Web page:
Ontario Mulls Regional Reopening Approach, Due to Increased Testing Data

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Govt. of Ontario

Ontario Premier Doug Ford says that increased data coming from a new COVID-19 testing strategy unveiled today has prompted him to consider a regional approach to reopening.

Ford has been asked on multiple occasions about the idea and has said it wasn’t on the table, but now he says he’s asking health officials to show him what a regional approach would look like.

Two-thirds of the province’s cases are in the Greater Toronto Area.

Ontario’s new testing strategy includes targeting specific workers such as first responders, LCBO staff and people in businesses with outbreaks, and sometimes bringing mobile testing units to them.

The province has at times struggled to meet its daily testing goals, and is now expanding the list of those who can get tested.

A testing strategy released Friday says the province is testing staff and inmates in some correctional facilities, staff in select hospitals, first responders in Toronto and their families, LCBO workers, all residents and staff in retirement homes and people in long-term care homes for a second time.

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Credit: Ontario.ca

The province says that next week community testing will also start in places with a high number of COVID-19 cases, with a van or bus going to affected workplaces, or simply directing employees to go to assessment centres.

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Credit: Ontario.ca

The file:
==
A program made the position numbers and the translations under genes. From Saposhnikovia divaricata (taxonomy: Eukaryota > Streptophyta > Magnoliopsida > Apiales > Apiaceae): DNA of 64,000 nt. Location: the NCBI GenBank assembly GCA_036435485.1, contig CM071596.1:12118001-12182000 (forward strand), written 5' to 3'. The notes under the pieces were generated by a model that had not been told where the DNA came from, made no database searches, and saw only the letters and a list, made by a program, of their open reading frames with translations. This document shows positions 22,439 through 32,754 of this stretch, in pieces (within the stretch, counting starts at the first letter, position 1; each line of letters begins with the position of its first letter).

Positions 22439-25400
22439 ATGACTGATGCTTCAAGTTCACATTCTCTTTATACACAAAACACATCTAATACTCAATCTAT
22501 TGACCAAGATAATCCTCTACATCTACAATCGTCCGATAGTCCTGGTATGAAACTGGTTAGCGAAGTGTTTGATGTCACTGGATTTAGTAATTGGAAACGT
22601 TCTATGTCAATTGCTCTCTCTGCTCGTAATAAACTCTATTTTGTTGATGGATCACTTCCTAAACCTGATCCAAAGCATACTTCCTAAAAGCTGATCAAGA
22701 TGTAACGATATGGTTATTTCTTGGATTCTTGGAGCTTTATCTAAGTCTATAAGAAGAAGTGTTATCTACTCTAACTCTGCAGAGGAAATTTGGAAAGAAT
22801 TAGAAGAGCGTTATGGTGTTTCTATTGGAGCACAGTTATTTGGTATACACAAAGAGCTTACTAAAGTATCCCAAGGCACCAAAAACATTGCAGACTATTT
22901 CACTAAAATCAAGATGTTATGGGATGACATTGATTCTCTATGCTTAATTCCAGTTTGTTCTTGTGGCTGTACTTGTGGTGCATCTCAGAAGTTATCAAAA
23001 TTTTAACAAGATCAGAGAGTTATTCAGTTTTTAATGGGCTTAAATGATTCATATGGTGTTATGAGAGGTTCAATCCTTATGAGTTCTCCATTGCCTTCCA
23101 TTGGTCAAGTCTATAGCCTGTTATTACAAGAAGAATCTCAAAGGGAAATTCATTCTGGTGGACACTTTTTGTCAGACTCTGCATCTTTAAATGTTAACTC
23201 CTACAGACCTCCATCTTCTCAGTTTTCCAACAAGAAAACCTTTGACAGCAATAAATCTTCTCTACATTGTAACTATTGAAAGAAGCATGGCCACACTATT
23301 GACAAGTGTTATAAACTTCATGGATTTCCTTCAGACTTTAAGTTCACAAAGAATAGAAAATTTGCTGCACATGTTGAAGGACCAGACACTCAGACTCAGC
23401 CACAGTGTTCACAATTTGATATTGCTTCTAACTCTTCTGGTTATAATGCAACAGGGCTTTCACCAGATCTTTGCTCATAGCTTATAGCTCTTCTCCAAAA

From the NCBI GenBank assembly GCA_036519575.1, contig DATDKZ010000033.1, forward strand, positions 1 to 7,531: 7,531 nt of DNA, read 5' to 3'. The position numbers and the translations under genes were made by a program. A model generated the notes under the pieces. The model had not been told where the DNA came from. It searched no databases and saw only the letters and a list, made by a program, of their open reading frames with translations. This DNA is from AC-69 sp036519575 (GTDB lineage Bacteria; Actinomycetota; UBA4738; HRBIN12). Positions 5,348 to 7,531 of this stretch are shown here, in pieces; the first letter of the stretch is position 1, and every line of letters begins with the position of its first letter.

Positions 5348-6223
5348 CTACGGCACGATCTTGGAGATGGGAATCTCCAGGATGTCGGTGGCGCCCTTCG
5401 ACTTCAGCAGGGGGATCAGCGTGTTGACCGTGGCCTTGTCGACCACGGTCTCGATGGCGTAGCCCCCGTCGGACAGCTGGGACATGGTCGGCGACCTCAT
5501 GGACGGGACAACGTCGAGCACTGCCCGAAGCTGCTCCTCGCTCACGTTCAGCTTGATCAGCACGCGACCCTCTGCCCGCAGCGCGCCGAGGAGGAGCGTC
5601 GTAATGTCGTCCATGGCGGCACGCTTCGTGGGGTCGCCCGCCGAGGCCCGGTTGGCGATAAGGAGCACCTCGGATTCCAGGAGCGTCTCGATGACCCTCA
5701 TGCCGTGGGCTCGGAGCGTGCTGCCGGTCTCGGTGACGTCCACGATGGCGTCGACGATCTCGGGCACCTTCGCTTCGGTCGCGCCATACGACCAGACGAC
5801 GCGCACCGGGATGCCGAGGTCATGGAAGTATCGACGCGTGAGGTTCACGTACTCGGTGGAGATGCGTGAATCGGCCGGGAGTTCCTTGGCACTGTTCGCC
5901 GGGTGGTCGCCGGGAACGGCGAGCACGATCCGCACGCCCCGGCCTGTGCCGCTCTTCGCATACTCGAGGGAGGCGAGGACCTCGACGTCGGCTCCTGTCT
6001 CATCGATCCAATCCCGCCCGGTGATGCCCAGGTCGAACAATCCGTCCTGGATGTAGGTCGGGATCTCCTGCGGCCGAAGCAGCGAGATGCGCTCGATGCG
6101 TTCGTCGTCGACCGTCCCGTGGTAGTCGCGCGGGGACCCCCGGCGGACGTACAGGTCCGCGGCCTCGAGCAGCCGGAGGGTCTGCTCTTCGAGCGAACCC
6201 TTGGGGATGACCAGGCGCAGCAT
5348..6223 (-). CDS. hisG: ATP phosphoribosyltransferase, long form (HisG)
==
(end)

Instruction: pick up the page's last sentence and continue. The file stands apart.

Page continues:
Ontario has intended to do 16,000 tests per day throughout May, and while it has met that goal less than half of the time, the numbers have increased in recent days, with 18,525 tests reported today.

Levels dropped sharply once a blitz of nearly all long-term care residents and staff was completed over the long weekend, but they have picked up again in recent days after Ontario relaxed criteria for members of the public to be tested.

Anyone concerned that they may have been exposed to COVID-19 can now get tested, whether or not they have symptoms.

Ford has spoken about testing asymptomatic front-line health-care workers, large workplaces such as food manufacturing facilities, groups such as truck or taxi drivers, and doing a second round of testing in long-term care.

He said mass testing is the province’s best defence against the virus.

Ontario reported 344 new COVID-19 cases Friday, and 41 more deaths. That brings the provincial total to 27,210 cases, which is an increase of 1.3 per cent over the previous day. The total includes 2,230 deaths and 20,983 cases that have been resolved.

Ontario’s chief medical officer of health, Dr. David Williams, has said new cases from a round of long-term care testing earlier this month are still coming in, so he’s not sure yet what percentage of the new cases are from the community.

The number of people in hospital with COVID-19 and in intensive care dropped, but the number of people on ventilators rose from 94 to 100.

Allison Jones, The Canadian Press

 
   

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